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Toil & trouble
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From the number one New York Times bestselling author comes another stunning memoir that is tender, touching...and just a little spooky. "Here's a partial list of things I don't believe in: God. The Devil. Heaven. Hell. Bigfoot. Ancient Aliens. Past lives. Life after death. Vampires. Zombies. Reiki. Homeopathy. Rolfing. Reflexology. Note that 'witches' and 'witchcraft' are absent from this list. The thing is, I wouldn't believe in them, and I would privately ridicule any idiot who did, except for one thing: I am a witch." For as long as Augusten Burroughs could remember, he knew things he shouldn't have known. He manifested things that shouldn't have come to pass. And he told exactly no one about this, save one person: his mother. His mother reassured him that it was all perfectly normal, that he was descended from a long line of witches, going back to the days of the early American colonies. And that this family tree was filled with witches. It was a bond that he and his mother shared--until the day she left him in the care of her psychiatrist to be raised in his family (but that's a whole other story). After that, Augusten was on his own. On his own to navigate the world of this tricky power; on his own to either use or misuse this gift. From the hilarious to the terrifying, Toil & Trouble is a chronicle of one man's journey to understand himself, to reconcile the powers he can wield with things with which he is helpless. There are very few things that are coincidences, as you will learn in Toil & Trouble. Ghosts are real, trees can want to kill you, beavers are the spawn of Satan, houses are alive, and in the end, love is the most powerful magic of all.
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Booklist Review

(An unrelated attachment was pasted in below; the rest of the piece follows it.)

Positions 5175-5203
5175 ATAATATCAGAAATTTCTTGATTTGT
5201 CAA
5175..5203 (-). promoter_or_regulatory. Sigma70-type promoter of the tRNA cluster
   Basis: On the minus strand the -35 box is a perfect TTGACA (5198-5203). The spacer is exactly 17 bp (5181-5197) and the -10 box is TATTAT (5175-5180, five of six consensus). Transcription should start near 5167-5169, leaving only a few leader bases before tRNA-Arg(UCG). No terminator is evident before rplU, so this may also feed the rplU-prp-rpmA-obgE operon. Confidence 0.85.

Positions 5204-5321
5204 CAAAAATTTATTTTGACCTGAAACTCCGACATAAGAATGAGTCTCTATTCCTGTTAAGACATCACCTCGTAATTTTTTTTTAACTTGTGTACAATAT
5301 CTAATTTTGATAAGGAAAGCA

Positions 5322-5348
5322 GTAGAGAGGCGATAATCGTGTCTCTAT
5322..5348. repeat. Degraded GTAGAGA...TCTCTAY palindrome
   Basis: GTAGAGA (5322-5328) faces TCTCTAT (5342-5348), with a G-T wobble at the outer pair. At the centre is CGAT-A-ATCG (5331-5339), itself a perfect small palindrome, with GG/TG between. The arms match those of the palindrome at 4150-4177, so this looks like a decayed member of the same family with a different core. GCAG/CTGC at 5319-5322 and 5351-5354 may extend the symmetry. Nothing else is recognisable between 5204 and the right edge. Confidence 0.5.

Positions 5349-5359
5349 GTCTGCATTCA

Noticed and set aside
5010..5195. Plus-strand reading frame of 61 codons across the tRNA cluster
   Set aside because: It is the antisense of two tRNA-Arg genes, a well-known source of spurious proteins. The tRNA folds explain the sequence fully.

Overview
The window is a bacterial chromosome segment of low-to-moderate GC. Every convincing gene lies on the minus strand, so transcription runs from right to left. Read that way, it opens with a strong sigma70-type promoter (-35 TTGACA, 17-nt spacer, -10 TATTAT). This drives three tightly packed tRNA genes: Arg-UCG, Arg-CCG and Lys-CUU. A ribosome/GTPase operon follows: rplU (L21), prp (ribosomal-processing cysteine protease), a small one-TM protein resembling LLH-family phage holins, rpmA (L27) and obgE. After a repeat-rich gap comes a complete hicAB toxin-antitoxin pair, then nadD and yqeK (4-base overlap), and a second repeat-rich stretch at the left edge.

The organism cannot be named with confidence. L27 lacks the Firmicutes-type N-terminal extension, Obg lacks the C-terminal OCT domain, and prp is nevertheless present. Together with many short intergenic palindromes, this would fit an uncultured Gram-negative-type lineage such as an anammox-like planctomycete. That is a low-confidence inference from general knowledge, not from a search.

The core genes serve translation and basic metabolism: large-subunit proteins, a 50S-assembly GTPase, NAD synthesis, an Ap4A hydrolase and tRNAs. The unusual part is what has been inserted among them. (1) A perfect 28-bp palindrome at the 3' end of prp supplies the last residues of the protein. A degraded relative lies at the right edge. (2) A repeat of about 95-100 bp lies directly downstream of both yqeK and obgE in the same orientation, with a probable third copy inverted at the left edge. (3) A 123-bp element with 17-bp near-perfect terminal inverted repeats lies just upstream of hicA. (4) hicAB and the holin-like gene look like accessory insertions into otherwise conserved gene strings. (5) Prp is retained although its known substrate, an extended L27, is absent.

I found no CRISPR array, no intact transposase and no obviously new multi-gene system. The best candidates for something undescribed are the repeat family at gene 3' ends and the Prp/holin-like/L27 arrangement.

Bestselling memoirist Burroughs, whose last revelations appeared in Lust & Wonder (2016), now reveals that he first learned that he had the gift when, as a young boy, he sensed that something had happened to his grandmother. When he arrived home, he learned she had just been in a car accident. Unsurprised by his premonition, his mother informed him that he comes from a long line of witches. Burroughs confesses that he would not believe in witches were it not for the simple fact that he is one. His acknowledging of incredulity as the opening gambit allows the reader to be caught in the spell of Burroughs' enchanting storytelling. Marked by flashbacks to his childhood and early days in advertising, this memoir centers on Burroughs and his husband Christopher's move out of Manhattan and into a 200-year-old Connecticut manse. The characters, including the foul-mouthed but big-hearted handyman and a former opera diva who may be one note short of an octave, provide laugh-out-loud moments that read like a massively entertaining mash-up of Fixer Upper and Queer Eye. One's belief in witches is beside the point, although Burroughs' does have an uncanny knack for manifesting desirable outcomes. Rather, it is Burroughs' unique ability to translate his fears, anxieties, and dreams into something universal that feels a little like, well, magic.HIGH-DEMAND BACK STORY: Burroughs always pulls in lots of readers, and this hilarious and spellbinding memoir will generate a whirl of requests.--Bill Kelly Copyright 2010 Booklist
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